Table 1 Criteria of PHACE syndrome [4]

Organ System###Major Criteria###Minor Criteria

Cerebrovascular###Anomaly of major cerebral arteries###Persistent embryonic artery other than

###* Dysplasia of the large cerebral arteries###trigeminal artery

###* Arterial stenosis or occlusion with or without###* Proatlantal intersegmental artery

###moyamoya collaterals###(type 1 and 2)

###* Absence or moderate to severe hypoplasia of###* Primitive hypoglossal artery

###the large cerebral arteries###* Primitive otic artery

###* Aberrant origin or course of the large cerebral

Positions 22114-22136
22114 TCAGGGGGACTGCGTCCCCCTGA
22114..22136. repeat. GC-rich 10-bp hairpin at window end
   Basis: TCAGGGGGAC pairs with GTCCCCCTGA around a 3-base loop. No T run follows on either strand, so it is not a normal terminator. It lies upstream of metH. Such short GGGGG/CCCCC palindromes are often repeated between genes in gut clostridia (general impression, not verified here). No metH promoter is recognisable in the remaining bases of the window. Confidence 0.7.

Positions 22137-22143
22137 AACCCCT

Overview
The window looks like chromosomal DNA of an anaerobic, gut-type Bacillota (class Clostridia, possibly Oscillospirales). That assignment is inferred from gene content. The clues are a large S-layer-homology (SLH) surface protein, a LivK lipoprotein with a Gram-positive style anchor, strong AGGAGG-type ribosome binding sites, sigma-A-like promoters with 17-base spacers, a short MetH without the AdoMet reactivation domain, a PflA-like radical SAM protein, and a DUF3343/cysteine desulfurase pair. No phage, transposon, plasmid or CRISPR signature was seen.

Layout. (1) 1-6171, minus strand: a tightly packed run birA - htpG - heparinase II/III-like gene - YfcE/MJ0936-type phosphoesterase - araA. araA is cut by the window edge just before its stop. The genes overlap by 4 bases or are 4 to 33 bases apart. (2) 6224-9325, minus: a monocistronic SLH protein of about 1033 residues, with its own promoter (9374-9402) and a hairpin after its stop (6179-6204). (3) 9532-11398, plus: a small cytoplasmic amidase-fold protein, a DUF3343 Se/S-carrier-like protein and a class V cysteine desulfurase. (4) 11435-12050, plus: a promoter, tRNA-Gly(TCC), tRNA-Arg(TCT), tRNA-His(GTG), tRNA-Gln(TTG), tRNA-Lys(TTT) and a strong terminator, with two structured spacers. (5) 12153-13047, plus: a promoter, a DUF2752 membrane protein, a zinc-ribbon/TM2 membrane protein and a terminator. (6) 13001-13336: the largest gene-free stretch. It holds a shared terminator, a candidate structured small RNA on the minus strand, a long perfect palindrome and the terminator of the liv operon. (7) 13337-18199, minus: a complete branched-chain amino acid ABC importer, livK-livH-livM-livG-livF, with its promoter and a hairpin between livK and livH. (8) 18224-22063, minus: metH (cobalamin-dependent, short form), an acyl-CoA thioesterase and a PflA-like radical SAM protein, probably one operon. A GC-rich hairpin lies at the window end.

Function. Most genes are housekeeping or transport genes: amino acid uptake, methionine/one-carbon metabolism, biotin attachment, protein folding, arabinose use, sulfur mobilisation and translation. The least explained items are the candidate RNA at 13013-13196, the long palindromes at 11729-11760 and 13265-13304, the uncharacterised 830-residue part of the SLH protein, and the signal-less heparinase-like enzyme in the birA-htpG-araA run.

###arteries

###* Persistent trigeminal artery

###* Saccular aneurysms of any cerebral arteries

Structural brain###Posterior fossa anomaly###Enhancing extra-axial lesion with

###* Dandy-walker malformation###features consistent with intracranial

###* Unilateral/bilateral cerebellar hypoplasia###hemangioma

###/dysplasia###* Midline anomaly

###* Neuronal migration disorder

Cardiovascular###Aortic arch anomaly###Ventricular septal defect

###* Coarctation of aorta dysplasia###* Right aortic arch (double aortic

###* Aneurysm###arch)

###* Aberrant origin of the subclavian

###artery with or without a vascular

###ring

Ocular###Posterior segment abnormality###Anterior segment abnormality

###* Persistent fetal vasculature (persistent###* Sclerocornea

###hyperplastic primary vitreous)###* Cataract

###* Retinal vascular anomalies###* Coloboma

###* Morning glory disc anomaly optic nerve###* Microphthalmia